5. 5. The tissue scaffold of claim 1, wherein the first and second films are attached together using a biocompatible adhesive.
  6. 6. The tissue scaffold of claim 1, wherein the first and second films are substantially circular.
  7. 7. The tissue scaffold of claim 6, wherein at least one of the first and second films comprises progressively larger cell openings along a radial direction to define a cell opening gradient.
  8. 8. The tissue scaffold of claim 1, wherein at least one of the first and second films comprises a plurality of cell openings sized and configured to define a cell opening gradient along the film.
  9. 9. The tissue scaffold of claim 1, wherein the first film comprises a first material and the second film comprises a second material, wherein the first material has a higher absorption rate than the second material.
  10. 10. The tissue scaffold of claim 1, wherein in a first orientation of the first film with respect to the second film, the cell openings of the first film are aligned with the cell opening of the second film to define a first plurality of pathways and wherein in a second orientation of the first film with respect to the second film, the cell openings of the first film are substantially offset from the cell openings of the second film to define a second plurality of pathways.
  11. 11. The tissue scaffold of claim 1, wherein the cell openings of the first and second films are sized and configured to define multiple cell opening gradients to establish pathways for preferential cell culturing.
  12. 12. The tissue scaffold of claim 1, wherein the cell openings include a diameter between about 10 to about 10,000 microns.
  13. 13. The tissue scaffold of claim 1, wherein at least one of the first and second films comprise attachment regions configured to receive surgical fastening elements.
  14. 14. The tissue scaffold of claim 1, wherein at least some of the cell openings comprise a material to substantially suppress tissue adhesion and at least some of the cell opening comprise a material to substantially promote tissue adhesion.
  15. 15. A method of repairing tissue, the method comprising:
    applying a scaffold to a tissue, the scaffold comprising a first film including a plurality of cell openings and a second film adjacent the first film and including a plurality of cell openings larger than the cell openings of the first film, the cell openings of the first film interconnecting with the cell openings of the second film to define pathways extending through the first and second films; and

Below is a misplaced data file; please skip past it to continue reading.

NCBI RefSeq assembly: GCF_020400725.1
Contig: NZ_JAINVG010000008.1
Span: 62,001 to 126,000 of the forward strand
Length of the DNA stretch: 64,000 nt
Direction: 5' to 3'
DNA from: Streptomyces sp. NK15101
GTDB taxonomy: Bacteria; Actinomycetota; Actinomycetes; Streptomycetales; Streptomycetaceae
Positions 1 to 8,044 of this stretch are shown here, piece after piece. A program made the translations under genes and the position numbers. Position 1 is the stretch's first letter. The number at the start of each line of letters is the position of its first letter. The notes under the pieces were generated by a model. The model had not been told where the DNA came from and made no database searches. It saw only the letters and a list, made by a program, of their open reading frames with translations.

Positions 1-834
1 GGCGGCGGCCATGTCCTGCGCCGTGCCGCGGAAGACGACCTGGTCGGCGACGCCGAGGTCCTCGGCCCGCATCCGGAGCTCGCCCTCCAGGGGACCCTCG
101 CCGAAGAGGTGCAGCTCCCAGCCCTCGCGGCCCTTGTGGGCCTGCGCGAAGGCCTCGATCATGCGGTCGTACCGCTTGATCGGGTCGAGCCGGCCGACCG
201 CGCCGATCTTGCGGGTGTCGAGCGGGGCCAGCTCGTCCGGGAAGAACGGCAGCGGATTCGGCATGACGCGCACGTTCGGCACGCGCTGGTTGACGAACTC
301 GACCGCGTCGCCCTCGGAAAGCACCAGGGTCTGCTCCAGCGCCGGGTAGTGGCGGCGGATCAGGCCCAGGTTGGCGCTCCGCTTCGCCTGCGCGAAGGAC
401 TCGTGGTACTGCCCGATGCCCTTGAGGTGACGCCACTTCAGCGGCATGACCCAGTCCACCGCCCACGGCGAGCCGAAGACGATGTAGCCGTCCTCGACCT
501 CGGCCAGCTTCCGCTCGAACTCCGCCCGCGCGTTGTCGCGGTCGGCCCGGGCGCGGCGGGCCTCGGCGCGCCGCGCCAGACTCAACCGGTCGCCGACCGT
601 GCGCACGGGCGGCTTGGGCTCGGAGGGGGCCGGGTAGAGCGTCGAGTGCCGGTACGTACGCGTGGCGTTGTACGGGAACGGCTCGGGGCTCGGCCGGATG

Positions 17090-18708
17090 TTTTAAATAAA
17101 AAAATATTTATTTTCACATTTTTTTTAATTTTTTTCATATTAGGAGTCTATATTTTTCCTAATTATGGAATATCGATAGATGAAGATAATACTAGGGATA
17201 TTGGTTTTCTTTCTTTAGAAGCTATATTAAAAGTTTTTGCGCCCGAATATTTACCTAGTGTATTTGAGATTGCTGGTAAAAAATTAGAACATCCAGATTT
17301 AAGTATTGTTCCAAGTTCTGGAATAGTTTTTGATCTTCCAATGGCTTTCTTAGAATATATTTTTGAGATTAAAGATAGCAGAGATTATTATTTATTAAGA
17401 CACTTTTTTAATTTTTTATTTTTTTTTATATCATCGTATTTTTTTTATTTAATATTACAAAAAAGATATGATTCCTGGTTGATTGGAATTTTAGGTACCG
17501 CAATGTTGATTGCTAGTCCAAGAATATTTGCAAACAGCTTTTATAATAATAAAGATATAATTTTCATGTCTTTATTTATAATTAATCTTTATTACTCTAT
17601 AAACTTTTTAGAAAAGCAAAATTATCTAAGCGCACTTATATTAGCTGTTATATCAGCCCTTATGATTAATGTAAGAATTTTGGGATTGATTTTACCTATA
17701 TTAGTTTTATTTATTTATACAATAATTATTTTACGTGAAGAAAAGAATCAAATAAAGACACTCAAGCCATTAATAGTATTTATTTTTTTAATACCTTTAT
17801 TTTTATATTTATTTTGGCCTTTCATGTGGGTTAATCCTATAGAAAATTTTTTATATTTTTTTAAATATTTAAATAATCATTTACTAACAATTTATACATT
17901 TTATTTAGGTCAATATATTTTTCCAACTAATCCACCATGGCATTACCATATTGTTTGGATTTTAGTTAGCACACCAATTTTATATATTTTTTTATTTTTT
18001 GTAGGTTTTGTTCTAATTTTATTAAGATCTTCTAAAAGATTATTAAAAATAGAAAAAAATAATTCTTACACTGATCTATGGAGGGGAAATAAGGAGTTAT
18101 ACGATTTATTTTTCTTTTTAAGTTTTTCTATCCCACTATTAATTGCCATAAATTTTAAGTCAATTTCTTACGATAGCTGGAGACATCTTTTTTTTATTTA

positioning a plurality of delivery channels extending from the first film to the second film to a predetermined region of the tissue.
  16. 16. The method of claim 15, further comprising introducing a therapeutic agent to the tissue through the delivery channels.
  17. 17. The method of claim 15, further comprising applying a pressure differential across first and second ends of the delivery channels to generate fluid flow therethrough.
  18. 18. A method of making a tissue scaffold, the method comprising:
    forming cell openings in a first film to define a first porosity;
    forming cell openings in a second film to define a second porosity greater than the first porosity;
    aligning the first film with respect to the second film; and
    attaching the first and second films such that the cell openings of the first film interconnect with the cell openings of the second film to define pathways extending from the first film to the second film.
  19. 19. The method of claim 18, wherein the cell openings are formed using laser ablation, die punching, extrusion, injection molding, electrospinning or dip coating techniques.
  20. 20. A tissue scaffold comprising:
    a first film including a first porosity; and
    a second film joined to the first film and including a second porosity greater than the first porosity; and
    a plurality of delivery channels extending through the first and second films;
    wherein the first porosity and the second porosity define a porosity gradient extending from the first to the second film to selectively promote cellular regeneration along the gradient.